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Open Access Research article

Transcriptome analysis of a respiratory Saccharomyces cerevisiae strain suggests the expression of its phenotype is glucose insensitive and predominantly controlled by Hap4, Cat8 and Mig1

Nicklas Bonander1, Cecilia Ferndahl2, Petter Mostad3, Martin DB Wilks4, Celia Chang5, Louise Showe5, Lena Gustafsson2, Christer Larsson2 and Roslyn M Bill1*

Author Affiliations

1 School of Life and Health Sciences, Aston University, Aston Triangle, Birmingham, B4 7ET, UK

2 Department of Chemical and Biological Engineering/Molecular Biotechnology, Chalmers University of Technology, Box 462, 405 30, Göteborg, Sweden

3 Mathematical Sciences, Chalmers University of Technology and Göteborg University, SE-412 96, Göteborg, Sweden

4 Cameron International Ltd., Queen Street, Stourton, Leeds, LS10 1SB, UK

5 The Wistar Institute, 3601 Spruce Street, Philadelphia, Pennsylvania, 19104, USA

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BMC Genomics 2008, 9:365  doi:10.1186/1471-2164-9-365

Published: 31 July 2008

Abstract

Background

We previously described the first respiratory Saccharomyces cerevisiae strain, KOY.TM6*P, by integrating the gene encoding a chimeric hexose transporter, Tm6*, into the genome of an hxt null yeast. Subsequently we transferred this respiratory phenotype in the presence of up to 50 g/L glucose to a yeast strain, V5 hxt1-7Δ, in which only HXT1-7 had been deleted. In this study, we compared the transcriptome of the resultant strain, V5.TM6*P, with that of its wild-type parent, V5, at different glucose concentrations.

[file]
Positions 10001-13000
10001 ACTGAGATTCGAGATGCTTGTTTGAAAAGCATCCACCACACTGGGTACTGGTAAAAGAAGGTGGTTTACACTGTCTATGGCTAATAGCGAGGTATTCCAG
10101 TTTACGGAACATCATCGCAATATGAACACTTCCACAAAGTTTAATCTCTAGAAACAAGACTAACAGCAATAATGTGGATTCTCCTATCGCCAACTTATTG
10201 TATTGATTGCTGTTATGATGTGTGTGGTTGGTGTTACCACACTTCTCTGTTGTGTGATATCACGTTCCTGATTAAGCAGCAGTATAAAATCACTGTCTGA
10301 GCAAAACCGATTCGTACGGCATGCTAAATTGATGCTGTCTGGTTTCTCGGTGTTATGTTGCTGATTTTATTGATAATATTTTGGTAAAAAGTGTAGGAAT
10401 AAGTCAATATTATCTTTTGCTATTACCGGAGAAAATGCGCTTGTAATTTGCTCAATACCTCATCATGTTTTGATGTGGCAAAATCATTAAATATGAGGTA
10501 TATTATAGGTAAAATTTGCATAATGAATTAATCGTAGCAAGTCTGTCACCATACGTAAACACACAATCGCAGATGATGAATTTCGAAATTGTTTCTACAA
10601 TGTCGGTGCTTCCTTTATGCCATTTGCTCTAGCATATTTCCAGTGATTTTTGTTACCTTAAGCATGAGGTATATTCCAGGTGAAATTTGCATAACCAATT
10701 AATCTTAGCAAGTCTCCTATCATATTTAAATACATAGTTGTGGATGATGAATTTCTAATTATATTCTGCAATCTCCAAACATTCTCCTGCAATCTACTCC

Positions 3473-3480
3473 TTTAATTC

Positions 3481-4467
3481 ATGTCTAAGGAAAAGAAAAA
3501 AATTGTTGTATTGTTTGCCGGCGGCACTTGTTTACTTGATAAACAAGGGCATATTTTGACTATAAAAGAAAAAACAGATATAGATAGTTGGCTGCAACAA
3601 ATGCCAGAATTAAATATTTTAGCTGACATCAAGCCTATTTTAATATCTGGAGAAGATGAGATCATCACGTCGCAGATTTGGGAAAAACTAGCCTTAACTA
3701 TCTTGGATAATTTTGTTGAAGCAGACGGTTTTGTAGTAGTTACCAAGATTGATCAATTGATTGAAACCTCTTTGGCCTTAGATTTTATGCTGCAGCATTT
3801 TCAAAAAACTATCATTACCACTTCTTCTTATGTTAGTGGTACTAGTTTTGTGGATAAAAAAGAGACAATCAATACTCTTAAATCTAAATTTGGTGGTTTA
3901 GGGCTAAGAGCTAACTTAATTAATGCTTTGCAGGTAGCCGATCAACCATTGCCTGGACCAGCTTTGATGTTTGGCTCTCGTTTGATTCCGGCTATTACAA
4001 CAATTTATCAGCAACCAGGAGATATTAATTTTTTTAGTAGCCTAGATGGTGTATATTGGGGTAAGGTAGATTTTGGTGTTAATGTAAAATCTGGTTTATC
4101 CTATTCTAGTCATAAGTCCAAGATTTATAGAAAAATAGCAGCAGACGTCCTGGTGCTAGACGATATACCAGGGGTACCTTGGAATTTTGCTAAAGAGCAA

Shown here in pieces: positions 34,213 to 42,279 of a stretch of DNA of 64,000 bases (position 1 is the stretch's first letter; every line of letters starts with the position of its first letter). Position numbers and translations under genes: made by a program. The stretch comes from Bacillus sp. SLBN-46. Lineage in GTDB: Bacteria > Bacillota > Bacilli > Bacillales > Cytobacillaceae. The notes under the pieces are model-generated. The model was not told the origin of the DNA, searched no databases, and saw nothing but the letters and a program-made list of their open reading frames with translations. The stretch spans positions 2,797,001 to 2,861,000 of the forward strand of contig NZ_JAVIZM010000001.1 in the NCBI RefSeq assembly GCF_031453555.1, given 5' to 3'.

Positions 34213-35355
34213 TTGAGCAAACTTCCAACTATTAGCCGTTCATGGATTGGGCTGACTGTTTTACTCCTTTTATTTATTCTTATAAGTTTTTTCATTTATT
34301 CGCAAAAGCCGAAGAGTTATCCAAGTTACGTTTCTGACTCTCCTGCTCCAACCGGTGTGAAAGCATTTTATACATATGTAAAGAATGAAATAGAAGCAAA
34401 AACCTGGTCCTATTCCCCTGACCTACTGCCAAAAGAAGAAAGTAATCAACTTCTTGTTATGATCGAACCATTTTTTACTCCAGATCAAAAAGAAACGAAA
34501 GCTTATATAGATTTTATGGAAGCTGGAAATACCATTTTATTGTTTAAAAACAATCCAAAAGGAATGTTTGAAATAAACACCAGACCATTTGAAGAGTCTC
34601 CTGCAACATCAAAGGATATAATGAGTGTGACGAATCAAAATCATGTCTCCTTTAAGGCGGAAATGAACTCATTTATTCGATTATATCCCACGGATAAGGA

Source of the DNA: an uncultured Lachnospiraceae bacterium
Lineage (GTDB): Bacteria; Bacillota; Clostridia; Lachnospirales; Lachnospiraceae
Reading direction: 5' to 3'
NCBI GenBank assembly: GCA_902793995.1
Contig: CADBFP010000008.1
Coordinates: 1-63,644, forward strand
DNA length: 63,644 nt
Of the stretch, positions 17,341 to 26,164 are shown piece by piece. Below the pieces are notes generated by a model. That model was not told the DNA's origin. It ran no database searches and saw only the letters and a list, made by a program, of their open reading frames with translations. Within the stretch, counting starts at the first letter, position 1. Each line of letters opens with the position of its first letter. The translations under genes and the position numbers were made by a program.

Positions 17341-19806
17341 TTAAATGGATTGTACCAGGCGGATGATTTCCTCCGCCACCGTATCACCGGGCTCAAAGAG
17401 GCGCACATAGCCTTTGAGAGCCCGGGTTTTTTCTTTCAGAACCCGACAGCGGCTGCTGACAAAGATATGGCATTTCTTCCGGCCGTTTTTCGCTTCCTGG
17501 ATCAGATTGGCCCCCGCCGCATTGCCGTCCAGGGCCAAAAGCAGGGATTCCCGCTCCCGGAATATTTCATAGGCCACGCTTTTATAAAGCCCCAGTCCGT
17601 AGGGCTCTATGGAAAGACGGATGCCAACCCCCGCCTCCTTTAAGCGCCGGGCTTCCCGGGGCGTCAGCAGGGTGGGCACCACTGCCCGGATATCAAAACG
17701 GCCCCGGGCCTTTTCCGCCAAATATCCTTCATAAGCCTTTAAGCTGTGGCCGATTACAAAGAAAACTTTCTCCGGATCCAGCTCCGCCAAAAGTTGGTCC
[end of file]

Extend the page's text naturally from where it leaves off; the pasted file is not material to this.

Results

cDNA array analyses revealed that alterations in gene expression that occur when transitioning from a respiro-fermentative (V5) to a respiratory (V5.TM6*P) strain, are very similar to those in cells undergoing a diauxic shift. We also undertook an analysis of transcription factor binding sites in our dataset by examining previously-published biological data for Hap4 (in complex with Hap2, 3, 5), Cat8 and Mig1, and used this in combination with verified binding consensus sequences to identify genes likely to be regulated by one or more of these. Of the induced genes in our dataset, 77% had binding sites for the Hap complex, with 72% having at least two. In addition, 13% were found to have a binding site for Cat8 and 21% had a binding site for Mig1. Unexpectedly, both the up- and down-regulation of many of the genes in our dataset had a clear glucose dependence in the parent V5 strain that was not present in V5.TM6*P. This indicates that the relief of glucose repression is already operable at much higher glucose concentrations than is widely accepted and suggests that glucose sensing might occur inside the cell.

Conclusion

Our dataset gives a remarkably complete view of the involvement of genes in the TCA cycle, glyoxylate cycle and respiratory chain in the expression of the phenotype of V5.TM6*P. Furthermore, 88% of the transcriptional response of the induced genes in our dataset can be related to the potential activities of just three proteins: Hap4, Cat8 and Mig1. Overall, our data support genetic remodelling in V5.TM6*P consistent with a respiratory metabolism which is insensitive to external glucose concentrations.